McCall’s charter school stance in line with Cuomo’s
As belts get tightened in New York state government, the question of whether to continue with New York’s charter schools becomes even more controversial. Those who favor charter schools argue that too often in the state’s inner cities, children receive an inferior education. A lot of people, including a lot of the state’s conservative thinkers, have embraced charter schools as a way out of the cycle of substandard, regimented education. Many middle class parents have always avoided New York City’s public high schools for their kids with special schools like Stuyvesant, LaGuardia (Music and Art and Performing Arts), Brooklyn Tech, and Bronx High School of Science, to name a few. These were alternatives for the middle class. Among those who have the least, a few got into the special schools but for many reasons, too few were admitted.
When pro-charter George Pataki was governor of the state, he controlled the SUNY Board of Trustees. He appointed the members and they were mostly in favor of charter schools. Pataki made a deal with the Legislature stipulating that there would be not one but two main authorizers of charter schools in the state. Since he controlled the SUNY Trustees, he gave that group the right to approve new charter school applications. In the spirit of disclosure, my son Jonas was once one of the executive directors of that organization. It was not surprising that the SUNY Charter Schools Institute was in the forefront of opening up these schools. That was what Pataki wanted and that is what he got.
When Democratic governors were elected, they slowly changed the composition of the SUNY Board, but Paterson, Spitzer and Cuomo all had a pro-charter school orientation. This was one of the few times that traditional New York politics got laid aside as Democratic governors continued to support the concept of charters, despite the fact that the powerful teachers unions were not happy about charters for a list of reasons too long to go into here. It was also thought that the other major authorizing group, the New York State Department of Education, was not nearly as aggressive as the SUNY Board in authorizing charters. Some suggested that the Regents were “in bed” with the teachers unions.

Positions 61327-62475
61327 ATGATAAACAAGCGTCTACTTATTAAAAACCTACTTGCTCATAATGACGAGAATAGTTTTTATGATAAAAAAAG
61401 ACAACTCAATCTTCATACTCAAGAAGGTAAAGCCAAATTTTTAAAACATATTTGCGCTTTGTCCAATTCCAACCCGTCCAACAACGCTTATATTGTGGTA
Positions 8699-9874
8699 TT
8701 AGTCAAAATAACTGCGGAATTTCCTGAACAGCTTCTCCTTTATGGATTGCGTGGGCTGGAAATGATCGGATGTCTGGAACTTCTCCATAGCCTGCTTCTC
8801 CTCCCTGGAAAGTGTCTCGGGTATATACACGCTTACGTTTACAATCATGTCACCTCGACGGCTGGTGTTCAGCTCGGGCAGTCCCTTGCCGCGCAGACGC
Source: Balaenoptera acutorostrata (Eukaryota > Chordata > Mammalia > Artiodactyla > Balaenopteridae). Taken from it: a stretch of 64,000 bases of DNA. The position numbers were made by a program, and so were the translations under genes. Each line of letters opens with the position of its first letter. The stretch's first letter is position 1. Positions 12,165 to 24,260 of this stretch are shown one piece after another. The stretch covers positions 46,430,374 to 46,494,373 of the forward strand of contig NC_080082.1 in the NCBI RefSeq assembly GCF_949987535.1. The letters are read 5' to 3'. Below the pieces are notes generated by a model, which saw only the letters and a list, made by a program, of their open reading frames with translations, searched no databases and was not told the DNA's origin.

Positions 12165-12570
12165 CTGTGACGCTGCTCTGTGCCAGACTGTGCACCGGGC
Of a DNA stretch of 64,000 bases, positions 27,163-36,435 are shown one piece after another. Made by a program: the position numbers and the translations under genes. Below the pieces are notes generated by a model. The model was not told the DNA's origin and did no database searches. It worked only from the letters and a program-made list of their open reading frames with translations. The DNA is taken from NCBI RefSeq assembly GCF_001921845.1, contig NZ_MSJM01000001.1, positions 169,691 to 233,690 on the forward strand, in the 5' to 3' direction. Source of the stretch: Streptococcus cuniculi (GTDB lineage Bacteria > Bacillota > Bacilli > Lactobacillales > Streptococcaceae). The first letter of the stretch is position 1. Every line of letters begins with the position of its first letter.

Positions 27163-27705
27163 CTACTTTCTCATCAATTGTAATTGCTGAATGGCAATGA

The remarkable and generally wonderful outgoing Chair of the SUNY Board of Trustees, Carl Hayden, was a charter school advocate who believed that as long as traditional public schools were not being hurt by them, charters were a good idea. At the end of Hayden’s term, Carl McCall, the former UN Ambassador, state Senator and New York State Comptroller, was appointed SUNY Chair and a lot of people had the impression that McCall was not a fan of charters. The outgoing chair, Hayden, said so in a frank interview with The Legislative Gazette, but McCall said that wasn’t so. He gave all the good reasons for supporting charters including innovation that would find its way into the other, more traditional public schools. That put him in line with Andrew Cuomo, the man who appointed him. In SUNY Board meetings, McCall was on record questioning whether or not it should be SUNY’s role to authorize charters in the first place.
The big issue now is whether the state will supply charters with space. In this tough economic time, will New York build charter school buildings or give them existent space? Pro-charter advocates argue that without the state doing that, charters will be at a disadvantage as they try to turn things around. Those on the other side say that we can’t afford it. Some also argue that those wealthy people who have been giving huge amounts of money to set up and run charters will stop doing so if the state takes over. It can’t be denied that charters have already made innovations that are being copied by the traditional public schools and that badly run charters that don’t make their required “numbers” have been closed, as they should be.
So far, so good.
Originally published in the Legislative Gazette, 11/14/11